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China Western Poverty Reduction Project

4. Mr. Norman Baker (Lewes): What her policy is in respect of the China western poverty reduction project. [127740]

The Secretary of State for International Development (Clare Short): Britain supported the China western poverty reduction project at the World Bank board meeting in June 1999 because it is designed to bring significant benefits to 1.7 million of the poorest people in China. The hon. Gentleman will know that there was a campaign against the project. We therefore scrutinised it carefully and were convinced that, basically, it was beneficial. We also supported the board's conclusion that no funds should be disbursed on the Qinghai component of the project until an independent inspection panel had conducted an investigation, and it had been subject to further environmental and social assessments.

The report by the independent inspection panel, and the bank management's response to it, will be discussed at a World Bank board meeting on 6 July.

Mr. Baker: I am interested to know what the Secretary of State's position will be on 6 July--that is a key question. Is the Secretary of State aware that the World Bank inspection panel found seven major violations of World Bank policy in that particular project, including a lack of proper consultation, inadequate environmental assessment and a climate of fear in the area in question? With even the US opposed to the project, will she consider the matter carefully and conclude that it is not in the UK Government's interest, and certainly not in the Tibetan interest, to support this project?

Clare Short: We have not yet decided exactly what position we will take at the board meeting. There will be a discussion but not a final decision on 6 July. We are trying to maintain the project and benefits to some of the poorest people in China, some of whom have an annual income of only £23 a year. They live in remote villages for and represent four different ethnic minorities. We want to preserve a good project, but make sure that there is proper protection. We agree with a lot of criticisms in the panel report and, indeed, expressed some of those criticisms at the last meeting. We want to secure all those provisions, but also the project--that is our intention.

Mr. George Stevenson (Stoke-on-Trent, South): Does my right hon. Friend accept that many in the House welcome the Government's priority on the alleviation of poverty? Does she also accept that, no matter how desirable and well intentioned they are, schemes must comply with the regulations laid down by the World Bank? Given that the independent panel review found that seven out of 10 of the World Bank regulations have been violated, will my right hon. Friend make it as clear as possible that until the Government are satisfied that all those regulations have been complied with, they will not support the scheme?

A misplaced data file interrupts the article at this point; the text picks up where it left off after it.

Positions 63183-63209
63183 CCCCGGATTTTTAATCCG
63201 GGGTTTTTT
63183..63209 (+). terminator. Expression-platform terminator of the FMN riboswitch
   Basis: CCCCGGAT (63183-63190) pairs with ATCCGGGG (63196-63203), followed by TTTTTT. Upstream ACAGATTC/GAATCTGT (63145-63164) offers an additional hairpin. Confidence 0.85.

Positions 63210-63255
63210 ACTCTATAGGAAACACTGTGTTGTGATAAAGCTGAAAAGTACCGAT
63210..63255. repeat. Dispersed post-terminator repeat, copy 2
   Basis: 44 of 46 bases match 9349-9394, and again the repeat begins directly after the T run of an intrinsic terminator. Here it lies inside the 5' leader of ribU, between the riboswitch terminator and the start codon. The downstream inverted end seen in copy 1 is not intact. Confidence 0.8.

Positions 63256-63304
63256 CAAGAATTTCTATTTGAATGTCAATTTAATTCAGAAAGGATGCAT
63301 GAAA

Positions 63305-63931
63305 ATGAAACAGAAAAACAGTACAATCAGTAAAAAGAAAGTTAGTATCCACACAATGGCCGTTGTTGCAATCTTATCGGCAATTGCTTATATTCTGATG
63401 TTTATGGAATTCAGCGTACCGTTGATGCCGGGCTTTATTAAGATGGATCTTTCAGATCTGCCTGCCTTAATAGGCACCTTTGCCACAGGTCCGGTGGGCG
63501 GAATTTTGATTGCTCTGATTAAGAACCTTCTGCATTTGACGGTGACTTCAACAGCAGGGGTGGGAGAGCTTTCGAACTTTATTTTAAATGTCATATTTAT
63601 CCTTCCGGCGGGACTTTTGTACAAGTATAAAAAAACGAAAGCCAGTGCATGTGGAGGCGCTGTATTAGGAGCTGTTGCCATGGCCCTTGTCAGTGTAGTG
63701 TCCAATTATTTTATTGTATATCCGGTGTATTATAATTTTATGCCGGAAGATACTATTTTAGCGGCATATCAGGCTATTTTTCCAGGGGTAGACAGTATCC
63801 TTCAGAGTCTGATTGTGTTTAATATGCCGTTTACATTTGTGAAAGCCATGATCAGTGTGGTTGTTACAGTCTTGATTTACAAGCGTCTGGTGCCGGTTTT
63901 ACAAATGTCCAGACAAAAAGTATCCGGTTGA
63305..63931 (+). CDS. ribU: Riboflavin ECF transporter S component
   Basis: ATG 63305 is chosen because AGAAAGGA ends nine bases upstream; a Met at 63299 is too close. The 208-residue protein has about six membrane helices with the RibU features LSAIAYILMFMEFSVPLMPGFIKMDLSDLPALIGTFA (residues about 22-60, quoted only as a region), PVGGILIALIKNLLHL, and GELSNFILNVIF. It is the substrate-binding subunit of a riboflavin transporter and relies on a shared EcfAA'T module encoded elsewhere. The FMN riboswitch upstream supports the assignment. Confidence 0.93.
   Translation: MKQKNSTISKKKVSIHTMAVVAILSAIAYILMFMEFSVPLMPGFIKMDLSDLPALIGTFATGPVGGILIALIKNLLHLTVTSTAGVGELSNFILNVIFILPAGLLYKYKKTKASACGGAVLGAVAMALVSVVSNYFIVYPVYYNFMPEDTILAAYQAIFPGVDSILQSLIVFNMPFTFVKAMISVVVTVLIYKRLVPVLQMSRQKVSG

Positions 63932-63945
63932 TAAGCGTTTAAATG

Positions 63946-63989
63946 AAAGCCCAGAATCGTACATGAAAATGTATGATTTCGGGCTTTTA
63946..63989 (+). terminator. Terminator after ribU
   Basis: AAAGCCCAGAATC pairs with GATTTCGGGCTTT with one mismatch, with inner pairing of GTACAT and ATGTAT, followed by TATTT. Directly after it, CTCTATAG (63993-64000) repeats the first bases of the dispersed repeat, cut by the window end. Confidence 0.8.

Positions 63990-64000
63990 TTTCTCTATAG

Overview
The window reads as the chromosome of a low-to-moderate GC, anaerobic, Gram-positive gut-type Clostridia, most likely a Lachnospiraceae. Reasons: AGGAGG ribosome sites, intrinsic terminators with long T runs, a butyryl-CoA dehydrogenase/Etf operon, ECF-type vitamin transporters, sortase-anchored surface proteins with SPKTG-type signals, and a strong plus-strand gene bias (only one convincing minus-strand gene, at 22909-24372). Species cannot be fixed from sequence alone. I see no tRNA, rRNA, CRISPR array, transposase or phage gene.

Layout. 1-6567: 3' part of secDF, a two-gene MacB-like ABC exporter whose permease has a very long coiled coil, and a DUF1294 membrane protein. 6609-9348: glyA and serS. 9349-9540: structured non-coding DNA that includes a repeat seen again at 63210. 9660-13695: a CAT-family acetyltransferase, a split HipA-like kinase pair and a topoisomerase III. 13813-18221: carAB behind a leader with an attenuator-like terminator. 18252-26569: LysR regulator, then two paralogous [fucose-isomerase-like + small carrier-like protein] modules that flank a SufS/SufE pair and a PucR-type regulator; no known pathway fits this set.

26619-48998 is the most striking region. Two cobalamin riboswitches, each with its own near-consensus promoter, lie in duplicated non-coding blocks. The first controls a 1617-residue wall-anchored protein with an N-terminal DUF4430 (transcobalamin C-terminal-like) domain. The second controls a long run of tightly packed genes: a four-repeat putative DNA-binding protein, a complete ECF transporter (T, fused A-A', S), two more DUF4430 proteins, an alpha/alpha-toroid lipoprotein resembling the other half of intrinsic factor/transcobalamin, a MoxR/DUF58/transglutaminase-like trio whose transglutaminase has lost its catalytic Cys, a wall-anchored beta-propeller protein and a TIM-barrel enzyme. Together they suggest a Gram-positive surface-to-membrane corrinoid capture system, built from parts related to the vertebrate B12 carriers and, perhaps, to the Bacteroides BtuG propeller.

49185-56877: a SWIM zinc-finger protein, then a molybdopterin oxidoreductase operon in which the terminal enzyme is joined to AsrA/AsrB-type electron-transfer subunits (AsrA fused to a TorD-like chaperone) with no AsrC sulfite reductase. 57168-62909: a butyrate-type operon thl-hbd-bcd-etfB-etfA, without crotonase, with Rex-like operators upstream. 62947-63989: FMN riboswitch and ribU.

Clare Short: I am very well aware that people are concerned about the situation in Tibet. I share the concern of those who have opposed this project from the start. My duty is to try to use UK influence to protect the interests of very poor people in China and make sure that that the

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project is good, but not to be swayed by a strong international campaign. I promise the House that I shall try to do that.

Mr. Tim Loughton (East Worthing and Shoreham): It is very alarming that the Secretary of State will not have made a decision when the meeting takes place tomorrow. Why, when the vote was taken, was it not supported by the United States, Canada, France and Australia, although Britain was for it? When will we see some vestiges of an ethical policy in our dealings with China in a policy that purely legitimises Chinese population transfer and all its obscene implications? The Government are kowtowing to the Chinese again. When will they stop?

Clare Short: The hon. Gentleman is deeply misinformed. China is opening up to the world. Its decision to join the World Trade Organisation is of crucial importance to humanity and the people of China, and will ensure that there is less oppression in China. China's record in reducing poverty in recent years has been very good, but in the most remote and the western parts of the country some of the poorest people live in some of the most inaccessible places. They have human rights to development, to education and to a decent livelihood. We will do all in our power to ensure that all human rights, including those of the poor, are protected everywhere, and that is what we are doing in China.

Mr. Ben Chapman (Wirral, South): Does my right hon. Friend agree that a principal thrust of the DFID's programme in China thus far has been the development of judicial and civic structures to aid social development and, in particular, the development of human rights? Against that background, is it not right that when the Chinese have decided to switch their attention from the coastal provinces to the poorer inland provinces, we should do our part to assist that project, provided that we can get the assurances that we seek?